Missouri businesswomen may protect assets from divorce

Financial independence and charting your own course are things a lot of women don’t take for granted. A business you established and made successful and resilient can seem like a lot to lose in a breakup.

But it is possible to lose an entire business, or see it divided or dissolved, in a divorce. An experienced business and divorce attorney can help you think through prenuptial and postnuptial agreements to protect yourself. Missouri businesswomen also have a curious additional option you may want to discuss, called the Domestic Asset Protection Trust.

How is spousal support calculated?

Also called alimony, spousal support is a factor in many divorces. One spouse can request that the other remit payment to ensure he or she experiences the same standard of living as was enjoyed during the course of the marriage. While state laws usually govern the spousal support process, Forbes explains the factors that are commonly used to make these calculations. 

The five common factors include the duration of the marriage, age and health status of both parties, the requesting spouse's financial needs, the paying spouse's income, and their married lifestyle. The way assets are divided also has an impact on whether spousal support is provided. For instance, if a spouse receives a large portion of the marital property, the court may ultimately decide that alimony is not warranted in that case. For this reason, spousal support decisions are commonly made towards the end of the divorce process, after other issues have already been hashed out.

How can I improve my current custody arrangement?

Shared custody can be difficult for many divorced parents. This is especially true during the school year when planning and scheduling are often far more complex than during summer break. Fortunately, there are things you and your ex can do to make it much easier for all involved, especially your kids. Parents Magazine offers the following advice. 

No two custody arrangements are the same. What works for one family may not work for your situation. Accordingly, feel free to get creative with your former spouse when devising the arrangement. Factors like the age of your children and your work obligations obviously play a significant role in planning. Some examples of custody arrangements are alternating weeks, alternating weekends, or two days with one parent, and the next two days spent with the other.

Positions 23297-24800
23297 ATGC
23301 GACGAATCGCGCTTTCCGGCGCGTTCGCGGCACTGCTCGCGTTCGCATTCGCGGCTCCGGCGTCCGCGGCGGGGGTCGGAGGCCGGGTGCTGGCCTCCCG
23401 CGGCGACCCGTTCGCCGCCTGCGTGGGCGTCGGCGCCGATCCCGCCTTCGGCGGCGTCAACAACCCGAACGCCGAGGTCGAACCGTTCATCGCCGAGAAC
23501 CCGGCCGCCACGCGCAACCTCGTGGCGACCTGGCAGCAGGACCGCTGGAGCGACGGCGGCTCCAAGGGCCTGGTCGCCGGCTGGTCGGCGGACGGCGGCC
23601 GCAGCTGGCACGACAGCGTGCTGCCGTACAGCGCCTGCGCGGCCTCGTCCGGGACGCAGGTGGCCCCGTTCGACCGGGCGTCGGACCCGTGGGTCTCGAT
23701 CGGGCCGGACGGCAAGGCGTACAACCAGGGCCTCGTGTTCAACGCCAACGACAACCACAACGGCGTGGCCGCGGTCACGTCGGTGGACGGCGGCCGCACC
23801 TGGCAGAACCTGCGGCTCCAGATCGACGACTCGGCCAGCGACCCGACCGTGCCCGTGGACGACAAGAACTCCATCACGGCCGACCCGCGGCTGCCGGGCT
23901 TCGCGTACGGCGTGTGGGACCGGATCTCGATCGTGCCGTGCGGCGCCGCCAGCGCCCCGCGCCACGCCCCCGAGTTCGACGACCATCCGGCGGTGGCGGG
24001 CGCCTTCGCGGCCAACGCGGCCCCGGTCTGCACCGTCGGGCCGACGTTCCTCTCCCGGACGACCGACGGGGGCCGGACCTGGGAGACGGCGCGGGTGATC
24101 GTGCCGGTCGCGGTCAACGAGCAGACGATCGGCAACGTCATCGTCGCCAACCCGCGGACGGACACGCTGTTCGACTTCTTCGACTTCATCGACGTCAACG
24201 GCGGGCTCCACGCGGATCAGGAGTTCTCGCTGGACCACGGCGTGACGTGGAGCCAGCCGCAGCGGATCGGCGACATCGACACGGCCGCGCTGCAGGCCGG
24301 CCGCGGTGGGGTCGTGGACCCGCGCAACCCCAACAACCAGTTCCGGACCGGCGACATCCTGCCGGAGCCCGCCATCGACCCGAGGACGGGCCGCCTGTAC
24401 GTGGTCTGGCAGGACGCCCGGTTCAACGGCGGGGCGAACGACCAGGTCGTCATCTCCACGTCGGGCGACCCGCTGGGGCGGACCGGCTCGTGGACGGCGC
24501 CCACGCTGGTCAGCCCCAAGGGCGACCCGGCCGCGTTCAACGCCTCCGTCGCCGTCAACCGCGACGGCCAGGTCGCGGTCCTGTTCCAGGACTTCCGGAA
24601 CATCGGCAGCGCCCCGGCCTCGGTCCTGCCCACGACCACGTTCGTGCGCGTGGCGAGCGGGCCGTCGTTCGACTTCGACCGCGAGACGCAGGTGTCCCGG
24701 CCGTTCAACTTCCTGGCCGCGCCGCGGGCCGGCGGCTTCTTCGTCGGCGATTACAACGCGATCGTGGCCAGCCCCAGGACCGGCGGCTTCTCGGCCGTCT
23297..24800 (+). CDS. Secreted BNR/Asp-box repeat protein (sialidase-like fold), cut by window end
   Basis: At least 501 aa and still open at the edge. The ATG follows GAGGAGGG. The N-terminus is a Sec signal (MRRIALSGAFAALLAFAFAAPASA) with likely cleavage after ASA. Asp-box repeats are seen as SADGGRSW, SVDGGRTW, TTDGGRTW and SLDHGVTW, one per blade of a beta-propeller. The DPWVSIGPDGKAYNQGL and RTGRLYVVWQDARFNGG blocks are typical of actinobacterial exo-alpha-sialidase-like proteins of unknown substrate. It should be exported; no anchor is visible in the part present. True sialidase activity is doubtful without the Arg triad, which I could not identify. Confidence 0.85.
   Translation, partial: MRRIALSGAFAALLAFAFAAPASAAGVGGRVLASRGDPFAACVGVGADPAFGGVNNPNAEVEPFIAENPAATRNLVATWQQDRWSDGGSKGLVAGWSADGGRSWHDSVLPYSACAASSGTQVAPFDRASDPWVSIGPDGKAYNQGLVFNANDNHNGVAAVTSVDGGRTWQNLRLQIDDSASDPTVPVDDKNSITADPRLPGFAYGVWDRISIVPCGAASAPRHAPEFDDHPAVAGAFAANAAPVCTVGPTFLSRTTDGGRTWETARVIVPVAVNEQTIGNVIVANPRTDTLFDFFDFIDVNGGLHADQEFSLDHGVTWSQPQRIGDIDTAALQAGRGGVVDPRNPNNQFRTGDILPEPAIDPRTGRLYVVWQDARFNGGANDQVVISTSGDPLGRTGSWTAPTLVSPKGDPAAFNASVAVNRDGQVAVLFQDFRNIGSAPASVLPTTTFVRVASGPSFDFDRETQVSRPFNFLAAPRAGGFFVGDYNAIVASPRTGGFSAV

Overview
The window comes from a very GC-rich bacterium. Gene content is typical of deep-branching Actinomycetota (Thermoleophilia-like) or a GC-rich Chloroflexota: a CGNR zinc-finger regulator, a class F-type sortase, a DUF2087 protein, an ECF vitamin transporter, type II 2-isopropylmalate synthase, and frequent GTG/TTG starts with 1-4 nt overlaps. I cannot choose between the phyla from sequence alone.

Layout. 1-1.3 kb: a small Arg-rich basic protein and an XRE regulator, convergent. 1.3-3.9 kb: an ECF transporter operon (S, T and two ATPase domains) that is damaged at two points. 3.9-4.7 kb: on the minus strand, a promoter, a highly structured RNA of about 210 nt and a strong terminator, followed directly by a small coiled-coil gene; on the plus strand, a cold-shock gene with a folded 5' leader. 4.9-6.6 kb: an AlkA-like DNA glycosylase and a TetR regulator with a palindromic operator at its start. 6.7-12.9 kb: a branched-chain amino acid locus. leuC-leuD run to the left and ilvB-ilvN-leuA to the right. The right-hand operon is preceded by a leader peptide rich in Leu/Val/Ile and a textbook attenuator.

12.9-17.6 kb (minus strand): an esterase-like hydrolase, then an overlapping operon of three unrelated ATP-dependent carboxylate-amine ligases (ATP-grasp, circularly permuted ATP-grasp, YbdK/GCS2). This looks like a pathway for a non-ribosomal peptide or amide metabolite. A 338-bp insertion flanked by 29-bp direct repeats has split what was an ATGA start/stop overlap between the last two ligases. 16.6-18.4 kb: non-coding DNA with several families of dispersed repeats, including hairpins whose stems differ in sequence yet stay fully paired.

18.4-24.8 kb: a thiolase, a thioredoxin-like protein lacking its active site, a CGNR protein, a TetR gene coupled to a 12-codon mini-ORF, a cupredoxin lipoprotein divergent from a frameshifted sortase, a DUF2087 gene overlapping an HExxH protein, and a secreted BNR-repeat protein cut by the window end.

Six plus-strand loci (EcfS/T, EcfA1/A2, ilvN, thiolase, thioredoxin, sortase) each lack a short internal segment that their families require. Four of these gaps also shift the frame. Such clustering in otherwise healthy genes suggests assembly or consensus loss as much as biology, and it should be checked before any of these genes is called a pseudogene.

How can I be a more effective parent to my child?

Divorce can complicate a parent's job quite a bit. This is especially true if there is a lot of animosity between you and your ex, which often results in squabbles and disputes on the best way to raise a healthy and happy child. If you're looking for ways to be a more loving and effective parent to your children, KidsHealth.org offers the following advice.  

While discipline is important, make time to praise your child for things she does right. For instance, if your child performs a chore without your repeated urging, be sure to offer ample praise if you wish to see the process repeated again and again. Negative feedback is discouraging and may lead to more behavioral issues if that's all your child is ever privy to. Conversely, positive praise is highly motivating and is bound to increase your child's self-esteem quite a bit. 

How does divorce affect your health?

Divorce affects your life in a number of ways. Along with financial changes that often occur after a married couple splits, many people also experience issues with their emotional and physical health. Health.com explains the impact of divorce stress and how you can cope. 

Research shows that chronic health issues are more likely to develop in people who've been divorced. This includes heart problems that can have serious consequences, such as cardiac arrest. In fact, women who've gone through a divorce have a 12% higher risk of suffering from a heart attack than those who have not. Additionally, this risk increases with each divorce a woman experiences. Increased stress is also known to cause an increase in one's blood pressure, which in turn makes for a greater likelihood of stroke.